It was big, and it was brassy.
Rosie Millard (pictured before) revealed hairdresser Michael Van Clarke, asked if she has a brush when she entered the salon
‘Have you been using . . . box dyes?’ asked colour technician Jodie Searle. I nodded miserably. She nodded miserably. ‘It’s all one colour!’
In the expert hands of Van Clarke and his team, my big bird’s nest was transformed into something silky, elegant and ‘dynamic’, thanks to a subtle trim and a complete colour overhaul which triumphantly banished the residue of my own cack-handed attempts.
As hairdressing experiences go, it was all there; the gown, the foil, those weird combs with long handles, bits of hair flying everywhere, even a bit of chat about holidays and boyfriends.
Yes, Van Clarke and Searle were in visors or masks, but that has become unremarkable. The salon was deliberately half full, with hand sanitiser everywhere. Being Central London, it was bespoke Michael Van Clarke sanitiser. Plus, there was no cheesy playlist to shout over. Hoorah! The whole experience was as luxurious and relaxing as it should have been, and the line of grateful clients practically racing in through the Marylebone door only reinforced the pleasure vibe.
Had Van Clarke been inundated with needy women pleading for a trim throughout lockdown? ‘I had clients suggesting they drive past and stick their head out of the car window so I could cut their fringe,’ he said. ‘I also had clients offering to come in secretly at night and suggesting I operate with all the lights off. I mean, how was that ever going to work?’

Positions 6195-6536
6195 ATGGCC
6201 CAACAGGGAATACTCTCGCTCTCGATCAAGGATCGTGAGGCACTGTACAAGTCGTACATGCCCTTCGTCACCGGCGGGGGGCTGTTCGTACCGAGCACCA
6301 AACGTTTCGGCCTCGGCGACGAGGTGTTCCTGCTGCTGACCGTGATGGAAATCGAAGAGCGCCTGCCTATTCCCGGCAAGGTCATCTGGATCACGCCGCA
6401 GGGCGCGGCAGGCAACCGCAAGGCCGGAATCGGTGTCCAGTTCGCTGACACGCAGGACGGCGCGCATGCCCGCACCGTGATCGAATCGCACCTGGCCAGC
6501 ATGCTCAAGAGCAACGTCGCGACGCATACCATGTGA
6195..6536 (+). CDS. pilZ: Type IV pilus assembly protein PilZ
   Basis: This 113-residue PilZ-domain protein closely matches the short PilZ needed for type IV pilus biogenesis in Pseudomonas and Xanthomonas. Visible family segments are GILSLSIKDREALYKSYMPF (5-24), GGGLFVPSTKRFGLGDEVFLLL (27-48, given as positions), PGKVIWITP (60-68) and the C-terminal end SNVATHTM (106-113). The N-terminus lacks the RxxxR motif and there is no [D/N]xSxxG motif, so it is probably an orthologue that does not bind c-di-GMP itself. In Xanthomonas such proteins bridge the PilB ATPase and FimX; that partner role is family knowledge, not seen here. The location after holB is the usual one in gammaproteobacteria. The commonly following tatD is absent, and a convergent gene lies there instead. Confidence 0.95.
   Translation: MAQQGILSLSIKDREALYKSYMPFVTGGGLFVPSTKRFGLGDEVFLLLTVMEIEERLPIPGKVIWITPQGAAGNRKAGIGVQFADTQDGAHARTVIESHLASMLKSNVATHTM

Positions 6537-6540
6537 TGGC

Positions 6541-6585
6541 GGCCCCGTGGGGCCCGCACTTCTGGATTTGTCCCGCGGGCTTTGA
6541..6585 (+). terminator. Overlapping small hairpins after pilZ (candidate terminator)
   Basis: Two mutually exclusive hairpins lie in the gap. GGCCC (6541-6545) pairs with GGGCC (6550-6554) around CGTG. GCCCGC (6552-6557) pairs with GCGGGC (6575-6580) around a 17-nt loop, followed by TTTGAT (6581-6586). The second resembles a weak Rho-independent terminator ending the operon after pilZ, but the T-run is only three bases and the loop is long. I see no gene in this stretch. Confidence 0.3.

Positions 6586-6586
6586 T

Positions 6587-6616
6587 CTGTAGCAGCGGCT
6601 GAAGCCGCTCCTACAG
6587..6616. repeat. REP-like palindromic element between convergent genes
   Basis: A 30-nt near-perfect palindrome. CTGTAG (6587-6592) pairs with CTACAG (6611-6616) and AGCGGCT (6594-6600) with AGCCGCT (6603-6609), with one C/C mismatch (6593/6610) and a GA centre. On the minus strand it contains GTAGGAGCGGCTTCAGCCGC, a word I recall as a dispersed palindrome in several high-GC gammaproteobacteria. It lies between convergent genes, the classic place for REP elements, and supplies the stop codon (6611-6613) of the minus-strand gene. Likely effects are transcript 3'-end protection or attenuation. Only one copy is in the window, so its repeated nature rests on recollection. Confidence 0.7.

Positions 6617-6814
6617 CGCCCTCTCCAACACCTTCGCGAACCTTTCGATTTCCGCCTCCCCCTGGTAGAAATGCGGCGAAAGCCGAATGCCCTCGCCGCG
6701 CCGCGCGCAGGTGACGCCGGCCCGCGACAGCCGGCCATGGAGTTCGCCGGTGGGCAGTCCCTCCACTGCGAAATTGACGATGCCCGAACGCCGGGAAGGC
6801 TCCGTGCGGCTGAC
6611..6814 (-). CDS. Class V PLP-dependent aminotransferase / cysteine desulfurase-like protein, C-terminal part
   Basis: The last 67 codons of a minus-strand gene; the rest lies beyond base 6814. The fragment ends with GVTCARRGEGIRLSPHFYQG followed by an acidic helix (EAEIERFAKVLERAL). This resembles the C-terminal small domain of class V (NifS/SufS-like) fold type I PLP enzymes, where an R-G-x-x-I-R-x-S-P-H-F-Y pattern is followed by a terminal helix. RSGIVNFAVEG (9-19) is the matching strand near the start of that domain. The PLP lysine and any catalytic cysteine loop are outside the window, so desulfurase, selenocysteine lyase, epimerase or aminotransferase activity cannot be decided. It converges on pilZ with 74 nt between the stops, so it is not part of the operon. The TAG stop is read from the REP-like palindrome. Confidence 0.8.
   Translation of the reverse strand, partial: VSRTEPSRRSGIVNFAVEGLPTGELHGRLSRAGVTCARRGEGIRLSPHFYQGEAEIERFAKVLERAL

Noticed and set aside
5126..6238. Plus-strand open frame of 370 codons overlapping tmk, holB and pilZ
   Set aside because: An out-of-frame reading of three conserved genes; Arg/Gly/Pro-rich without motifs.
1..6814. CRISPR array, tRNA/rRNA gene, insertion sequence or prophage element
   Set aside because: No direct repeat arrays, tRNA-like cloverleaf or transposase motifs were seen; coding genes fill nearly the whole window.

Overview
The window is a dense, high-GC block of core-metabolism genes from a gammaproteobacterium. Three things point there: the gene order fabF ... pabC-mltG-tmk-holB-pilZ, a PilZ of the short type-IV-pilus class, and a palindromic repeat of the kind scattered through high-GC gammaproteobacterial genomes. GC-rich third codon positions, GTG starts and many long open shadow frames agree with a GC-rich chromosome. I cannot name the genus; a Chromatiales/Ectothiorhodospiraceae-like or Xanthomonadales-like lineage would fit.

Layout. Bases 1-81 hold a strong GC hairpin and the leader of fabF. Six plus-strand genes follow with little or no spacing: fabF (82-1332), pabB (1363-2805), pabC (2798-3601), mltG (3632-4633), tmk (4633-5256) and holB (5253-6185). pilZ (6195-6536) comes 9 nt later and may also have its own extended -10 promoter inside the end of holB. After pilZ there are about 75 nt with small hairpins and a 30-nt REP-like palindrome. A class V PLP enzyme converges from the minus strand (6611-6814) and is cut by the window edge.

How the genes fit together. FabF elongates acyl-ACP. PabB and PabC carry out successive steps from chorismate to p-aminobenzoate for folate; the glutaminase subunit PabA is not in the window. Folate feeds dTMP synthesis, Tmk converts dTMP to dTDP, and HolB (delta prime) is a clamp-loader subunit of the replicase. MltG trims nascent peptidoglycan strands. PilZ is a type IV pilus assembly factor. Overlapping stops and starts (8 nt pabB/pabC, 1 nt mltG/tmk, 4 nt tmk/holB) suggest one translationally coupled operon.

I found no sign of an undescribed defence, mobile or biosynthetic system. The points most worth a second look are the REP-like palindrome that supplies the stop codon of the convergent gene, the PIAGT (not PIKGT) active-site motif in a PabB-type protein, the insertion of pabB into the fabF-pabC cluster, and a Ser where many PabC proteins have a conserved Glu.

Rosie (pictured, after) said being pampered after months of DIY beauty, made her feel like a million dollars and years younger
When Haircutting Liberation Day was announced, his staff made 3,000 phone calls to the entire client list. Van Clarke has opened the salon seven days a week, and is running two shifts between 7am and 10pm, to service the lot. He estimates he will get through the backlog by the beginning of August.
‘A lot roped their husbands in to help with colouring and cutting, and used binliners as hairdressing gowns, but it wasn’t easy,’ says Van Clarke.
What a day. The almost forgotten sensation of having my hair cut (MVC always cuts dry), coloured, washed and styled was so lovely. And being pampered after months of, DIY beauty, made me feel a million dollars, full of energy and years younger.
I am lucky; I haven’t had Covid, nor have I had to endure self-isolation. But seeing my barnet descend into unkempt madness has been depressing, particularly as I seem to be on a screen in Zoom mode most of the time.
‘Hope you’re going somewhere special tonight,’ joked my follicle saviour as I skipped out of the salon. Does an online quiz count?
DIY dye — and a decade — be gone!
By Gill Hornby
I skipped down the road to the salon, wanting to burst in there, propelled by the joy of this homecoming. Except that’s not allowed any more. Like an astronaut boarding a space mission, the salon customer must observe certain procedures.
Temperature taken before entry —that was a sticky few seconds. Imagine being turned away now! Face covering checked. A short wait for the door to be opened by approved personnel. Astronauts probably think that’s worth it to go to the moon. It’s definitely worth it to go to the hairdresser.
At the beginning of lockdown I developed a new philosophy of the everyday aesthetic: sod it. If I didn’t look at my toenails, they ceased to exist. Hair, though — that’s hard to ignore. It’s too in your face. Literally. Worse — grey hairs have appeared, criss-crossing my scalp.
Gill Hornby (pictured, before) revealed Sally at George Northwood’s salon in London, has kept the secrets of her true hair colour for years